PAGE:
What radio station is NASCAR on? Over the course of this week, driver after driver has stepped up to a microphone and oozed with optimism — recalling all the runs here where they were a lap or a move away from ultimate glory. Perhaps that’s the magic of the Daytona 500.
The premier race of the NASCAR Cup Series, which is famous for delivering on its “anything can happen here” reputation, is set to begin just after 2:30 p.m. Sunday. It’ll be broadcast on FOX, SiriusXM NASCAR Radio and MRN.
What is NASCAR?
NASCAR stands for the National Association for Stock Car Auto Racing. NASCAR is the largest racing organization in the US. NASCAR is most famous for the Cup Series. Two other famous NASCAR racing series are the Xfinity Series (sort of a minor league for NASCAR) and the Camping World Truck Series. The brand names on these series changes over the years.
Cup Series – The Cup Series is the premier racing series for NASCAR. This is the best of the best. The best race car drivers, racing teams, and race cars.
Each race has 43 race cars. Cars must qualify for each race. The fastest car in qualifying will start first in the race. In addition to the winnings from each race there is a championship throughout the year. Points are allotted for how each driver places in each race.
Bonus points can be earned for other achievements during the race including winning the poll spot, leading a lap, and leading the most laps. When there are 10 NASCAR races left for the year, the top 10 race car drivers with the most points join the Race for the Cup. These racers then race for the most points over the last 10 races and the winner is the Champion.
What radio station is NASCAR on?
Every race and everything in between: Taking you inside the sport with unparalleled access to the drivers, crew chiefs, team owners and other racing insiders as they talk candidly with SiriusXM NASCAR Radio Channel 90.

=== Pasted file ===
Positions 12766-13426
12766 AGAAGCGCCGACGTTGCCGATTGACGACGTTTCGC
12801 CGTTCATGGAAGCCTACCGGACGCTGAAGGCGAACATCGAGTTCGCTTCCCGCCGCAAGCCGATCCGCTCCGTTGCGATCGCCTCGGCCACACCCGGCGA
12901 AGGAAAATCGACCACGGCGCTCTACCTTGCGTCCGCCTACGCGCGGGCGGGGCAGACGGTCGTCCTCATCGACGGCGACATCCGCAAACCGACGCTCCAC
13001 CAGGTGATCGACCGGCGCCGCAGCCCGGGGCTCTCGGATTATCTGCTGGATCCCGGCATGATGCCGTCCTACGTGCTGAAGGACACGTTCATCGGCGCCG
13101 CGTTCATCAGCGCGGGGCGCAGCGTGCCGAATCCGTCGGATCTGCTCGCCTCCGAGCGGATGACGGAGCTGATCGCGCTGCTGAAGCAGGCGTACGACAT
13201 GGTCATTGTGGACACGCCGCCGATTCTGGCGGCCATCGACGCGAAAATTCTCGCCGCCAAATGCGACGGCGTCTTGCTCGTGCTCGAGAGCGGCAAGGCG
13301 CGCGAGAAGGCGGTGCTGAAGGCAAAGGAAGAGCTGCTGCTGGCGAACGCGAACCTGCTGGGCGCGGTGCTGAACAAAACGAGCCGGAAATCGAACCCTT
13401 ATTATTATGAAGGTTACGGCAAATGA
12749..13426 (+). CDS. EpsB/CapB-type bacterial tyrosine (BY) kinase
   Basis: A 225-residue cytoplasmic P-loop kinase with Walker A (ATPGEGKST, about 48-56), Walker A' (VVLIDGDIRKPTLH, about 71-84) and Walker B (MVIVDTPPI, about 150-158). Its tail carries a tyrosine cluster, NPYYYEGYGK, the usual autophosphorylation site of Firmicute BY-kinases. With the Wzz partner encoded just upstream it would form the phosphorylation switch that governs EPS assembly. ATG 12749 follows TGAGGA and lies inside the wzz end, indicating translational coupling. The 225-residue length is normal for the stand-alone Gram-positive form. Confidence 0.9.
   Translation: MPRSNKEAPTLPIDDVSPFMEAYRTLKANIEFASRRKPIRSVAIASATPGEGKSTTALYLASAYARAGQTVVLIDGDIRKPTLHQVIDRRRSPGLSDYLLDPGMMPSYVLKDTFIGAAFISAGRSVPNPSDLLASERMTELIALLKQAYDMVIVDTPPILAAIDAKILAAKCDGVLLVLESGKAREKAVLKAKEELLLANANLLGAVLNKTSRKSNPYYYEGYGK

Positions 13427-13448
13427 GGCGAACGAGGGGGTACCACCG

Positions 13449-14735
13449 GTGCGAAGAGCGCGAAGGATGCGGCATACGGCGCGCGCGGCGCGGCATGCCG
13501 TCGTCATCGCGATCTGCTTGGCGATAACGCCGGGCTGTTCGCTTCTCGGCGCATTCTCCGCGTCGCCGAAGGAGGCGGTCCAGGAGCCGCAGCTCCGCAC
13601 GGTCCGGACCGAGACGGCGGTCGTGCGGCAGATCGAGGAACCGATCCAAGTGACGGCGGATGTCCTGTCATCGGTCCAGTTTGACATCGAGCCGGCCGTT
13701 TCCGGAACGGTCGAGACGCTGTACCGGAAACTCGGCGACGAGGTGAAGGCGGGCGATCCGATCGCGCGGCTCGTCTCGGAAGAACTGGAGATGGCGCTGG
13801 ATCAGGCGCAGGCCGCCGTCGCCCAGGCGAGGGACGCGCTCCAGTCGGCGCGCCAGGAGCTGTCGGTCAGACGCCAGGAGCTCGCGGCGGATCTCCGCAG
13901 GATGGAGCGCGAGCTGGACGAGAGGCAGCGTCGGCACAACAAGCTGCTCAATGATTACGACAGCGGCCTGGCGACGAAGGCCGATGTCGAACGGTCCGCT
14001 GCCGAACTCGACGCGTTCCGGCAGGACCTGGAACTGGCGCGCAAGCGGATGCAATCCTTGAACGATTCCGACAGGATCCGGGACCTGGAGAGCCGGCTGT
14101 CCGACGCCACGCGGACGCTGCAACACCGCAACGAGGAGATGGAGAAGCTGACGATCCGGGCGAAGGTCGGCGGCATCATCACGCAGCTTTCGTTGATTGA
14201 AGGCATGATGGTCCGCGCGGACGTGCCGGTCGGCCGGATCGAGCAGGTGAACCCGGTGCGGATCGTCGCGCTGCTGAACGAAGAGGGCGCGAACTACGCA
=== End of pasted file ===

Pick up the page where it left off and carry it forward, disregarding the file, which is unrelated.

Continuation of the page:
From post-race interviews in victory lane and in the garage, you’ll get the latest news and information from your trusted source for all things NASCAR.
How to watch, stream, listen to NASCAR’s biggest race?
- Race: DAYTONA 500
- Place: Daytona International Speedway
- Date: Sunday, February 19
- Time: 2:30 p.m. ET
- Purse: $26,934,357
- TV: FOX, 1 p.m. ET
- Radio: MRN, SiriusXM NASCAR Radio
- Stream: FOX Sports, FuboTV
- Distance: 500 miles (200 laps)
- Stages: Stage 1 (ends on Lap 65), Stage 2 (ends on Lap 130), Stage 3 (ends on Lap 200).
How to watch NASCAR for free?
You can watch NASCAR for free on Sling TV as it gives you a seven-day free trial to try out the streaming service. It is available after picking your package and entering all of your information. If this does not work, it can be done after downloading the Sling app on devices, such as Amazon Fire TV, Smart TVs, and more. You can also check out the latest NASCAR Odds on Sportsnaut.
You can also watch NASCAR for free on Fubo TV as it allows a seven-day free trial. Unfortunately, Hulu + Live TV does not offer a free trial unlike the other streaming platforms mentioned.
Best way to watch NASCAR?